It does not look as if you are standing over a large number of rail tracks as there are office blocks on either side of the street, however a couple of things show the true nature of the street.
On the left of the above photo, an expansion gap can be seen running the length of the street, between the paving slabs. This shows that the road is still carried over on a bridge like structure, which can expand at a different rate to the slabs carrying the office blocks on either side.
Also in the above photo, and the following photo which is looking towards Bishopsgate, the road dips at the far end of Primrose Street, rising to the canter as it passes over the tracks.
The following photo is looking from Primrose in towards Exchange Square, with part of the roof of Liverpool Street Station just visible. Exchange House is between Exchange Square and Primrose Street:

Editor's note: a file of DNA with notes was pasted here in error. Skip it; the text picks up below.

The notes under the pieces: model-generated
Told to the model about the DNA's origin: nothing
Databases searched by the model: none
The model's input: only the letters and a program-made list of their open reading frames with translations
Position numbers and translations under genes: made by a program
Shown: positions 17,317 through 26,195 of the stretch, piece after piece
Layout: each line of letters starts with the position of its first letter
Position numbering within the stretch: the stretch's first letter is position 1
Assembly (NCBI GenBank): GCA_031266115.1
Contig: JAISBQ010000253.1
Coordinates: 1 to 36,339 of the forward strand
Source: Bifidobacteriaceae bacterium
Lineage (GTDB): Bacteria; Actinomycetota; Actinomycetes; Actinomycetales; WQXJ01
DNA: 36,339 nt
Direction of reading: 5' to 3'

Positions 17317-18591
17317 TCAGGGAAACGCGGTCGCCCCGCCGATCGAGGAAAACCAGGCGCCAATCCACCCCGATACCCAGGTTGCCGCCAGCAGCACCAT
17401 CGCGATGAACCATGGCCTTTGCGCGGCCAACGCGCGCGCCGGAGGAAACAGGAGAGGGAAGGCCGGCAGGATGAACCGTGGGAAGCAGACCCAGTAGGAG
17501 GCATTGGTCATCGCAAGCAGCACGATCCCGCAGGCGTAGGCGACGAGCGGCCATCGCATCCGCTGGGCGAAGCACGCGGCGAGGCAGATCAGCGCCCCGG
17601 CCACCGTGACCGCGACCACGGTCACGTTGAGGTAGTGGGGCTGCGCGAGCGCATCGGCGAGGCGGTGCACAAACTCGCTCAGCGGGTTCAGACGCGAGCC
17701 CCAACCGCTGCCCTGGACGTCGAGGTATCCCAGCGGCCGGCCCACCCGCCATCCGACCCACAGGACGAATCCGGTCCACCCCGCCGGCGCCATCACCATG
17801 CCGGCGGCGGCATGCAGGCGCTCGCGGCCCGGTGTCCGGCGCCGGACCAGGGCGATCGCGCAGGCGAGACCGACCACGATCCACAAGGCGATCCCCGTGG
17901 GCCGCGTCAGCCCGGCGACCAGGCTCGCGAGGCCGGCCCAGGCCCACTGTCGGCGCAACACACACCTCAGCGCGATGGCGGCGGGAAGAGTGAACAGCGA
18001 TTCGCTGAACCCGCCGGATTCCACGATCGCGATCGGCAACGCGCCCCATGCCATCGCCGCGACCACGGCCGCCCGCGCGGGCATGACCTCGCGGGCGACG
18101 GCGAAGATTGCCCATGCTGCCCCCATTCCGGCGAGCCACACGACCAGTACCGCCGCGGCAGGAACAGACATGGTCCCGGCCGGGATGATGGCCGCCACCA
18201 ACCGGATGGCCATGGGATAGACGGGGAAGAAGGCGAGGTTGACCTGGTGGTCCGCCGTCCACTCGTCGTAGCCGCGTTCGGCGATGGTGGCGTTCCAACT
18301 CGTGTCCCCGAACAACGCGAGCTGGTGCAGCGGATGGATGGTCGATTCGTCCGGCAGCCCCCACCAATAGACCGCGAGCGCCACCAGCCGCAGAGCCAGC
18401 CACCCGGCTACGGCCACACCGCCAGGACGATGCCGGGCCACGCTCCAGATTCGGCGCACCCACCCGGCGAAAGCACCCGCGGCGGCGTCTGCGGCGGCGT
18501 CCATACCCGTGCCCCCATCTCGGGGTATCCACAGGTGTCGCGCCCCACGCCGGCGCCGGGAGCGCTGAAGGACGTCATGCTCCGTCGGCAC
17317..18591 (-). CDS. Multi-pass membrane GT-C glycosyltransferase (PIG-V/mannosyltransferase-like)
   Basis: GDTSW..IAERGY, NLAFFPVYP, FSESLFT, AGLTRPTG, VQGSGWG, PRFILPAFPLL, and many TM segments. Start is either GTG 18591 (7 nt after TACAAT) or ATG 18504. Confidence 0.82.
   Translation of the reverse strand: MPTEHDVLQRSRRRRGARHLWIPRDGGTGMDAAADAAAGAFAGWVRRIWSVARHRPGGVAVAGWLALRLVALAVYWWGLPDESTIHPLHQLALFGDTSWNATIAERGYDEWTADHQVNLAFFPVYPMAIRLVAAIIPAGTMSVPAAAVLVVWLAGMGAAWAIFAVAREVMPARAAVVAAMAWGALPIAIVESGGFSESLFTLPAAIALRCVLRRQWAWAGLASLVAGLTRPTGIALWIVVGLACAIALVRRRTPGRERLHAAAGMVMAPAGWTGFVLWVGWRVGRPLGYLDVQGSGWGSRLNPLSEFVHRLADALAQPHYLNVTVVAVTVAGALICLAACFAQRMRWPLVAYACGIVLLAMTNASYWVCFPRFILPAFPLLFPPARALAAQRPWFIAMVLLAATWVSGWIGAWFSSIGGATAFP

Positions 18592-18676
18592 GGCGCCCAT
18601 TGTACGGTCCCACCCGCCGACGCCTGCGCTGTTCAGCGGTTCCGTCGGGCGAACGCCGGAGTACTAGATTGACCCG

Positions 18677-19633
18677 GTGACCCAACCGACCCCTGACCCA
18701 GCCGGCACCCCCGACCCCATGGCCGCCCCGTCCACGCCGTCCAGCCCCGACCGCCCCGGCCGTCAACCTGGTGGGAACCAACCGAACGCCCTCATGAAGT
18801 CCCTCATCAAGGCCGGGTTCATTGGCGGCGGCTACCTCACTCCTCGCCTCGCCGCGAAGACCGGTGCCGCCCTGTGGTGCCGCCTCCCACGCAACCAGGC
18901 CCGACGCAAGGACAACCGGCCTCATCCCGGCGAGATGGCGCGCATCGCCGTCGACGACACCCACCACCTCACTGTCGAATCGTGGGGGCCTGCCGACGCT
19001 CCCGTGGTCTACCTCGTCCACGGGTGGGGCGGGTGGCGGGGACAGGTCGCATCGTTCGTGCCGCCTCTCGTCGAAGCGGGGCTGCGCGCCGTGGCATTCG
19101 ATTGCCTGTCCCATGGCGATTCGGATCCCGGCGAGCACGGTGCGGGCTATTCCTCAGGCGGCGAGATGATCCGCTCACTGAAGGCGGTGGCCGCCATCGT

The bridge carrying Pindar Street was lost during the redevelopment of the area. The following photo is from under Exchange House looking towards the station. Pindar Street ran from left to right between the trees and seats, and just in front of where I was standing.
I suspect that my father was standing in the centre of the line of trees to take the photo at the top of the post, looking towards the right, to get the right-hand main arch of the roof, and part of the smaller arch on the right into the photo.
Exchange House is an interesting office block. Straddling the main rail tracks into Liverpool Street Station required some interesting construction techniques to be used. This is the building that can be seen from the Heron Tower with the metal arch crossing the façade of the building.